We can now create our first VM - an image-based VM (if you expect lots of traffic and many read- and write operations for that VM, use an LVM-based VM instead as shown in chapter 6 - image-based VMs are heavy on hard disk IO). I want to create my virtual machines in the directory /vm (they cannot be created in the /root directory because the libvirt-qemu user doesn't have read permissions in that directory), so I have to create it first: mkdir /vm We will create a new directory for each VM that we want to create, e.g. /vm/vm1, /vm/vm2, /vm/vm3, and so on, because each VM will have a subdirectory called ubuntu-kvm, and obviously there can be just one such directory in /vm/vm1, for example. If you try to create a second VM in /vm/vm1, for example, you will get an error message saying ubuntu-kvm already exists (unless you run vmbuilder with the --dest=DESTDIR argument): root@server1:/vm/vm1# vmbuilder kvm ubuntu -c vm2.cfg 2009-05-07 16:32:44,185 INFO     Cleaning up ubuntu-kvm already exists root@server1:/vm/vm1# We will use the vmbuilder tool to create VMs. (You can learn more about vmbuilder here.) vmbuilder uses a template to create virtual machines - this template is located in the /etc/vmbuilder/libvirt/ directory. First we create a copy: mkdir -p /vm/vm1/mytemplates/libvirt cp /etc/vmbuilder/libvirt/* /vm/vm1/mytemplates/libvirt/ Now we come to the partitioning of our VM. We create a file called vmbuilder.partition... vi /vm/vm1/vmbuilder.partition ... and define the desired partitions as follows:
root 8000
swap 4000
/var 20000
This defines a root partition (/) with a size of 8000MB, a swap partition of 4000MB, and a /var partition of 20000MB. The --- line makes that the following partition (/var in this example) is on a separate disk image (i.e., this would create two disk images, one for root and swap and one for /var). Of course, you are free to define whatever partitions you like (as long as you also define root and swap), and of course, they can be in just one disk image - this is just an example.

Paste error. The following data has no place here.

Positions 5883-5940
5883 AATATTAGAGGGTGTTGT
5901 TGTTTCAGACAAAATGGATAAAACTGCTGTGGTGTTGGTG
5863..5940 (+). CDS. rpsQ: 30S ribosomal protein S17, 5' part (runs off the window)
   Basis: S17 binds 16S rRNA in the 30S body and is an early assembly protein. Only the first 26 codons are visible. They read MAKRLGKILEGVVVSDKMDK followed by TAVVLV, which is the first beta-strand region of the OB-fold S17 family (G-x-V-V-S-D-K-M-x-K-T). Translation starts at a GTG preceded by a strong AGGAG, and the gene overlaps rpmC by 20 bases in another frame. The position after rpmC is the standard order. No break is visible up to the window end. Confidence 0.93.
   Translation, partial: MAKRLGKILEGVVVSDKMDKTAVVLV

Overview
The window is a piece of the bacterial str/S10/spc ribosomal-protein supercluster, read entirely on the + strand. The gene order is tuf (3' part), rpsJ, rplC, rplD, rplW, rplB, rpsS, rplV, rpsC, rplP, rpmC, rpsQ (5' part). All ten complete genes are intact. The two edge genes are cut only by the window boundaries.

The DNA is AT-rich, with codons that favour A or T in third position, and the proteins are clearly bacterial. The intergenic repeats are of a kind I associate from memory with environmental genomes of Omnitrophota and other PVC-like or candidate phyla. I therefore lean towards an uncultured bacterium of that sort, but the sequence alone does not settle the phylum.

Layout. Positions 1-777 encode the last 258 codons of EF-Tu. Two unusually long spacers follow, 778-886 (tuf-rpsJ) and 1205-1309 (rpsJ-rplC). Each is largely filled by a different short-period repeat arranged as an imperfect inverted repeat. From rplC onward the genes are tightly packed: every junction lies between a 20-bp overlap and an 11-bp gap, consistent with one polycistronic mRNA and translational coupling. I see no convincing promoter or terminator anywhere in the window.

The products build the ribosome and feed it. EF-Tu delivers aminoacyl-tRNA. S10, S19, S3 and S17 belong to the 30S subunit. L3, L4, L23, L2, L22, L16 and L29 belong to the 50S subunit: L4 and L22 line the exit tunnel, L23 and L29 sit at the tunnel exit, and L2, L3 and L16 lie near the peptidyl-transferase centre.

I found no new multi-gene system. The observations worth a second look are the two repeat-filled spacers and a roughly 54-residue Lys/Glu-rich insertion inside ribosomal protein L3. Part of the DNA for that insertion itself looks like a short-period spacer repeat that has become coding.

I want to install openssh-server in the VM. To make sure that each VM gets a unique OpenSSH key, we cannot install openssh-server when we create the VM. Therefore we create a script called that will be executed when the VM is booted for the first time. It will install openssh-server (with a unique key) and also force the user (I will use the default username administrator for my VMs together with the default password howtoforge) to change the password when he logs in for the first time:

vi /vm/vm1/

# This script will run the first time the virtual machine boots
# It is ran as root.

# Expire the user account
passwd -e administrator

# Install openssh-server
apt-get update
apt-get install -qqy --force-yes openssh-server

Make sure you replace the username administrator with your default login name.

(You can find more about this here:

(You can also define a "first login" script as described here:

Now take a look at

vmbuilder kvm ubuntu --help

to learn about the available options.

To create our first VM, vm1, we go to the VM directory...

cd /vm/vm1/

... and run vmbuilder, e.g. as follows:

vmbuilder kvm ubuntu --suite=lucid --flavour=virtual --arch=amd64 --mirror= -o --libvirt=qemu:///system --ip= --gw= --part=vmbuilder.partition --templates=mytemplates --user=administrator --name=Administrator --pass=howtoforge --addpkg=vim-nox --addpkg=unattended-upgrades --addpkg=acpid --firstboot=/vm/vm1/ --mem=256 --hostname=vm1 --bridge=br0